Artificial Sweetener Use Among Kids Rose 200% in Less than 15 Years

Artificial Sweetener Use Among Kids Rose 200% in Less than 15 Years
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Artificial sweetener use increased 200% among children and 54% among children from 1999 to 2012. Health experts are especially concerned about the spike in use among kids because the scientific community still doesn’t know the full health repercussions of long-term, low-cal sweetener use. [1]

According to the study published in the Journal of the Academy of Nutrition and Dieteticsin 1999, only 8.7% of children reported consuming artificial sweeteners, but that number had jumped to 25.1% by 2012.

Lead study author Dr. Allison Sylvetsky, assistant professor of exercise and nutrition sciences at the George Washington University Milken Institute School of Public Health, said:

“The findings are important, especially for children, because some studies suggest a link between low-calorie sweeteners and obesity, diabetes and other health issues.” [1]

Learning the Bitter Truth About Fake Sweeteners

For the study, researchers looked at data on some 17,000 adult men, women, and children that came from the National Health and Nutrition Evaluation Survey (NHANES) from 2009-2012, and compared their analysis to a previous study that used data from 1999-2008. Of the data, researchers specifically reviewed results from the 2 dietary interviews in which people reported what they ate or drank during the 24-hour period prior.

The team found that 25.1% of children and 41.4% of adults reported consuming low-calorie sweeteners. The majority of low-cal sweetener users reported using them once daily (80% of children and 52% of adults), and how often participants consumed the sweeteners increased with body weight in adults. Seventeen percent of adults in the study consumed artificial sweeteners 3 or more times a day.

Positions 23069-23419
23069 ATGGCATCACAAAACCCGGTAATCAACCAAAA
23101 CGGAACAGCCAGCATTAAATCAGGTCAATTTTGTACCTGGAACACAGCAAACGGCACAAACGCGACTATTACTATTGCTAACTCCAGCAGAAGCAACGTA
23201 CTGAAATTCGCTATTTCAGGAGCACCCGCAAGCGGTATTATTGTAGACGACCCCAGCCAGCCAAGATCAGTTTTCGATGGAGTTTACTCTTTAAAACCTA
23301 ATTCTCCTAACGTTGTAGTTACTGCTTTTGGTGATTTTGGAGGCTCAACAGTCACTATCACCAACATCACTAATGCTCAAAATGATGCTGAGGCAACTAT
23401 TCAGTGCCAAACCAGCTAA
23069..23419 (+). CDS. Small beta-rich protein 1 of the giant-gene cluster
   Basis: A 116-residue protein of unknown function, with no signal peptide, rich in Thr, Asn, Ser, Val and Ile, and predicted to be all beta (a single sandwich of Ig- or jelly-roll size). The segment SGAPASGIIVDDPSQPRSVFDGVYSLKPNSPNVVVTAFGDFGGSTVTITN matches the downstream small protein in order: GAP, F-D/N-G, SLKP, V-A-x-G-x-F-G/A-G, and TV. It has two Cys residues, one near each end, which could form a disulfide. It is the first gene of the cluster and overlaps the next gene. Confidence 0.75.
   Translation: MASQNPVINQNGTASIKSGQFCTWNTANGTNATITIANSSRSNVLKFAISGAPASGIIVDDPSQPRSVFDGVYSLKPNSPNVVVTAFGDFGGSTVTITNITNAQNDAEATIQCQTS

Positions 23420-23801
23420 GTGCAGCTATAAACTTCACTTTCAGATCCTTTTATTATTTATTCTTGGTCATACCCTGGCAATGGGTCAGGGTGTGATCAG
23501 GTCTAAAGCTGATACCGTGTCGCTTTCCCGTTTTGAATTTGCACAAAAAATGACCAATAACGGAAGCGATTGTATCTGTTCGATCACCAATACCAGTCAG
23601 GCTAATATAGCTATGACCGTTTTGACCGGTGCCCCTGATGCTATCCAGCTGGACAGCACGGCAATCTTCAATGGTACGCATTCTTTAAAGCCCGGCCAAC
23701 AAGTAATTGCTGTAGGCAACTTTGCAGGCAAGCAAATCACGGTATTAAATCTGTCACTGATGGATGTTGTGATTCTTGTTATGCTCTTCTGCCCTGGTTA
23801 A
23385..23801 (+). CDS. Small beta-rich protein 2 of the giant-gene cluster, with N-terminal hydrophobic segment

Furthermore, the study showed that children as young as 2 had consumed artificial sweeteners in foods and beverages, representing 1 in 4 children involved.

Why the Increase?

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The study authors point to obesity-prevention campaigns aimed at reducing sugar intake, increased availability of artificial sweeteners, increasingly inexpensive products, and/or increased prevalence of Type 2 diabetes as the reason for the sharp increase in low-calorie sweetener use. [2]

Sylvetsky said:

“While we anticipated an increase, the magnitude of the increase was much larger than we had anticipated, particularly in kids.
It is not surprising that low-calorie sweetener consumption continues to increase, though. … There has been a lot of pressure put on the food and beverage industry to reformulate, which has led to more lower-sugar, low-calorie sweetener containing products appearing on the market.” [3]

Rachel Hicks, a spokeswoman for the American Beverage Association, said in a statement:

“Decades of scientific research, as well as regulatory agencies around the globe, have repeatedly reaffirmed the safety of low- and no-calorie sweeteners as part of the diet. And the science is clear that because they have few, if any, calories these sweeteners can be an effective tool for weight loss or as part of a weight management plan.”

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Do Artificial Sweeteners Provide Any Benefit?

However, another study published in PLOS Medicine suggests there is a lack of evidence to support the role of artificial sweeteners in preventing weight gain.

Sylvetsky said that it’s not clear “how low-calorie sweeteners may influence appetite, weight management, and risk of chronic diseases such as diabetes,” though the products are believed to be safe in toxicology.

Are they really safe, though?

In recent years, research has emerged showing that some of the most popular low-calorie sweeteners may cause negative health effects. For example, an 11-year study showed that consuming 2 or more diet drinks is associated with a 2-fold increased risk of kidney function decline in women.

A study published in the American Journal of Clinical Nutrition revealed that, despite safety reports of aspartame, the sweetener is still associated with health concerns such as non-Hodgkin lymphoma, multiple myelomas, and leukemia, though the researchers admitted that “cancer risk in individuals who consume regular soda do not permit the ruling out of chance as an explanation.”


Splenda, or sucralose, has become a popular alternative to aspartame and saccharine because it is made from sugar. However, a 2013 study showed that sucralose caused cancerous tumors in mice. The researchers behind that study also acknowledged that sucralose is able to alter gut microbes.

If you absolutely need to sweeten a food or drink, use organic, “raw” sugar.


[1] Fox News

[2] New York Daily News